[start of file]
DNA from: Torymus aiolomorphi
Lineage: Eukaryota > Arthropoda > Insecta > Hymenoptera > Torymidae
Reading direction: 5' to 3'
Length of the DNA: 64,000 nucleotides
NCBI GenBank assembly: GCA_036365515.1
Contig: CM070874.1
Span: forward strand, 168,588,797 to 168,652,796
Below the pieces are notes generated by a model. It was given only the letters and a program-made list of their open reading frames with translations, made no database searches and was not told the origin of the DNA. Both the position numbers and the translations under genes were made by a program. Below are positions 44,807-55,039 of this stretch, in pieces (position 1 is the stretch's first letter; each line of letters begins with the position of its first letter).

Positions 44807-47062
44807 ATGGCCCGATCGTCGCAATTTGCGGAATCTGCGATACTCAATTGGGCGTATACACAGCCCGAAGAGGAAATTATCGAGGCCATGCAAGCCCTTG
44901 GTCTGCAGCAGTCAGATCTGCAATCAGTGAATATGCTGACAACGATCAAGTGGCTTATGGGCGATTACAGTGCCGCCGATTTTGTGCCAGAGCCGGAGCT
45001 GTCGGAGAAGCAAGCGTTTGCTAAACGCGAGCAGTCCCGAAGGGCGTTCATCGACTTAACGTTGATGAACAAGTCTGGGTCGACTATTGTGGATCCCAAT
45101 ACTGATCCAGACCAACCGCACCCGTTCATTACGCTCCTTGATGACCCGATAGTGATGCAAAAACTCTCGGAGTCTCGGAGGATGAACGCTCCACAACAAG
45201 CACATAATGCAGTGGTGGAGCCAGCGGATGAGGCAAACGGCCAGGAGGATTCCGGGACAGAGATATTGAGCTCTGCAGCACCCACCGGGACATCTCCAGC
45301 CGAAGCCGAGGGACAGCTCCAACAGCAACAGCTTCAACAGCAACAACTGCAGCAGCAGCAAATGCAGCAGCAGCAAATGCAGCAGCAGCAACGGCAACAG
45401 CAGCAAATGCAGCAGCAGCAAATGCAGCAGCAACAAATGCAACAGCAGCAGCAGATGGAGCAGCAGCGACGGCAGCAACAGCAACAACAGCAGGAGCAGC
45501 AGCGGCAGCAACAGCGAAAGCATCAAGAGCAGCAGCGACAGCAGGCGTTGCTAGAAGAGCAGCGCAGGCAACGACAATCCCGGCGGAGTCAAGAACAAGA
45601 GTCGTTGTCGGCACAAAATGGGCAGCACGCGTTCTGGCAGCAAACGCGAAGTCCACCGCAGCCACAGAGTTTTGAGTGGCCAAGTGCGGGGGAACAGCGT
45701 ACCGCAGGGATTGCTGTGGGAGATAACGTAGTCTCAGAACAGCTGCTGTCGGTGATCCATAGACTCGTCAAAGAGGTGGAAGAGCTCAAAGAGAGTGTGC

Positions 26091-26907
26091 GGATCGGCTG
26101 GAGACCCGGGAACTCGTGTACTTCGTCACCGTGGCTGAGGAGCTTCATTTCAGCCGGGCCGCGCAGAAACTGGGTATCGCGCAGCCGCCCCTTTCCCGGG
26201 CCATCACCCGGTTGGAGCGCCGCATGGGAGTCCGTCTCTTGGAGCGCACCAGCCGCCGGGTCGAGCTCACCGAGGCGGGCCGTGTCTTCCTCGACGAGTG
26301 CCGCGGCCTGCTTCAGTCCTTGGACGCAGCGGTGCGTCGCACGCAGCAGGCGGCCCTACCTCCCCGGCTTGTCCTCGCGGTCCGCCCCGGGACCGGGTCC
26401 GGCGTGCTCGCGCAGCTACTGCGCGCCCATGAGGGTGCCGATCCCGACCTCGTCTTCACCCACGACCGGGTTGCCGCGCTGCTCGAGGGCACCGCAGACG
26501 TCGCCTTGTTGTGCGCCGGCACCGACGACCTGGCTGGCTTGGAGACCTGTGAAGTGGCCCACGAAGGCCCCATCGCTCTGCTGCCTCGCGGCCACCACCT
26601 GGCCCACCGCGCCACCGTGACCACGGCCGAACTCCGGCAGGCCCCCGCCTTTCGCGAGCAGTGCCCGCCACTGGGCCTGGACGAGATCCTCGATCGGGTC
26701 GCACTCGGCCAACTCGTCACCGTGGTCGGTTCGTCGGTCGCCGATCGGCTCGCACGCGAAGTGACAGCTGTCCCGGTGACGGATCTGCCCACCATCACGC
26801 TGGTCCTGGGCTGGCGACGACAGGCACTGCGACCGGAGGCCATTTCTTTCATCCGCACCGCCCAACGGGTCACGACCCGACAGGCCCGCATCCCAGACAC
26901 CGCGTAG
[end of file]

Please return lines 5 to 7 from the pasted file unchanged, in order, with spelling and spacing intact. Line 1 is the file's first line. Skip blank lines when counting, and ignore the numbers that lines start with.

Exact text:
NCBI GenBank assembly: GCA_036365515.1
Contig: CM070874.1
Span: forward strand, 168,588,797 to 168,652,796